“Many of our highways on valley edges run along on top of kames,” Elliott said.

Kettles are depressions, usually filled with groundwater, that formed when chunks of glacial ice became buried in the outwash and then melted away. Elliott said there are numerous kettles near the Richardson Lakes and at other locations along the length of the esker.

Potholes formed when rivers which were running at the bottom of the ice layer found their way into small declivities in the surface of the earth and swirled around. The action of the water and the abrasive particles and rocks it carried carved out deep holes over the course of a few hundred years.

Elliott described several local examples of potholes. A series of interconnected potholes and sluiceways can be seen at Snow Falls on Route 26 in West Paris, and also at Screw Auger Falls in Grafton Notch, he said.

He added that the biggest example of a glacial pothole he knows of is also located in Grafton Notch. Known as “the Jail,” it is nearly 35 feet deep and more than 60 feet wide. It has steep granite sides which are difficult to climb, and the bottom is filled with gravel, sand, and other debris.

Land formations called glacial knobs were created when the glacier ground its way over the land, weathering it away down to ridges of bedrock, which were cracked apart along fracture planes. The ice moved slowly up over the north side of the ridges, then, when it reached the top, it plucked away large chunks of cracked bedrock and carried them off.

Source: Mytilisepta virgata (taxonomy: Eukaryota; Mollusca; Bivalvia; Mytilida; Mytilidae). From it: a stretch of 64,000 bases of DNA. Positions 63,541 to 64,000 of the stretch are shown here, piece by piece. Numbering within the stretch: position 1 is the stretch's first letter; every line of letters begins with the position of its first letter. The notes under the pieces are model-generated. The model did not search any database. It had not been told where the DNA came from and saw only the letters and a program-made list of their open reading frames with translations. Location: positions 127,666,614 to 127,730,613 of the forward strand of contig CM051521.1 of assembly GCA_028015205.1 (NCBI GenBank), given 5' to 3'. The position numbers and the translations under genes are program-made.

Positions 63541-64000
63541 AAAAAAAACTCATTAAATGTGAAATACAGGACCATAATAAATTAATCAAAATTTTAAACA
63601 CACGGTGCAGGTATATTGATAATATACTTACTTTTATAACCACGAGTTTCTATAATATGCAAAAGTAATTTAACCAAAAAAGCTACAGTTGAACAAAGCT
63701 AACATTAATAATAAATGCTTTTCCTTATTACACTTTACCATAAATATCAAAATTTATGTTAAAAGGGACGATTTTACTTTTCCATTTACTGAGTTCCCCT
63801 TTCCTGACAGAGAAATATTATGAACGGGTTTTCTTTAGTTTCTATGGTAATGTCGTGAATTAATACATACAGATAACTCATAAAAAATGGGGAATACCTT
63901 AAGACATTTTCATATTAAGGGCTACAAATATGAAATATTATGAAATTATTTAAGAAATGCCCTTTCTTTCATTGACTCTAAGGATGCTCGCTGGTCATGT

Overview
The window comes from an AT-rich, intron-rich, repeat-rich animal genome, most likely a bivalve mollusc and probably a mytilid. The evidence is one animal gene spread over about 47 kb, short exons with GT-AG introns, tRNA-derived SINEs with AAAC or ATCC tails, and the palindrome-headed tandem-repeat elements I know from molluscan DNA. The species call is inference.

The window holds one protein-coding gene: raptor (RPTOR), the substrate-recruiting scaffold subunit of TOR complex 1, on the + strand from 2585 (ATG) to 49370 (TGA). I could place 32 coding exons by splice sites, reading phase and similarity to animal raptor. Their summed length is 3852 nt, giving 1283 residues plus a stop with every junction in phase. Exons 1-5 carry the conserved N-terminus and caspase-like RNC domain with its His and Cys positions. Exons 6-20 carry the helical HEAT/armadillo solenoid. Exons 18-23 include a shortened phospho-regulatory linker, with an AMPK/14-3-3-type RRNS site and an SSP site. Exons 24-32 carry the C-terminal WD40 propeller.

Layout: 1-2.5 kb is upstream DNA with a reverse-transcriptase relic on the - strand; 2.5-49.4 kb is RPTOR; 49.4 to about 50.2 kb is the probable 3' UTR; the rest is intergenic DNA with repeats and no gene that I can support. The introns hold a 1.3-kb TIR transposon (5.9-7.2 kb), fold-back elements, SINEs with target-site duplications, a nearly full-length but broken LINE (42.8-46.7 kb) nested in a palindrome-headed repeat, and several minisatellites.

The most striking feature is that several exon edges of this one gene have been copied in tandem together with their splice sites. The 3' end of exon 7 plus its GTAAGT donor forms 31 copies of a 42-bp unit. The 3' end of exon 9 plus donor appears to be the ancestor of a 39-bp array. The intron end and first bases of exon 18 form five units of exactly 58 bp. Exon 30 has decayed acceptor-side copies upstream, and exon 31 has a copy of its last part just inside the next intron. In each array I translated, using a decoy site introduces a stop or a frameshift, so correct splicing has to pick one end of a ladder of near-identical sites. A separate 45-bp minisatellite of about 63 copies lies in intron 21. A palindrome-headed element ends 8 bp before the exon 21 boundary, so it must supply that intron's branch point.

Glacial knobs are easily identified by a gradual slope on the north side and a steep slope, often a cliff face, on the south side. A familiar local example is Buck’s Ledge, beside North Pond in Woodstock.

The Greenwood Ice Caves are also located on a glacial knob, but instead of carrying away the rock from the south face, the ice separated huge vertical chunks of rock and left them behind when it receded. Eventually, the rock chunks collapsed against each other, forming deep caves that retain ice and snow throughout the summer.

“It got stopped in mid-process, and left these big chunks there,” Elliott said.

On Sept. 27, as part of the Mahoosuc Land Trust’s celebration of the Great Maine Outdoors Weekend, Elliott led a field trip to visit several of the sites he discussed in his presentation. He is also preparing a guidebook for people who wish to take a self-guided tour. Those who would like a digital copy of the guide can request one from Elliott by email at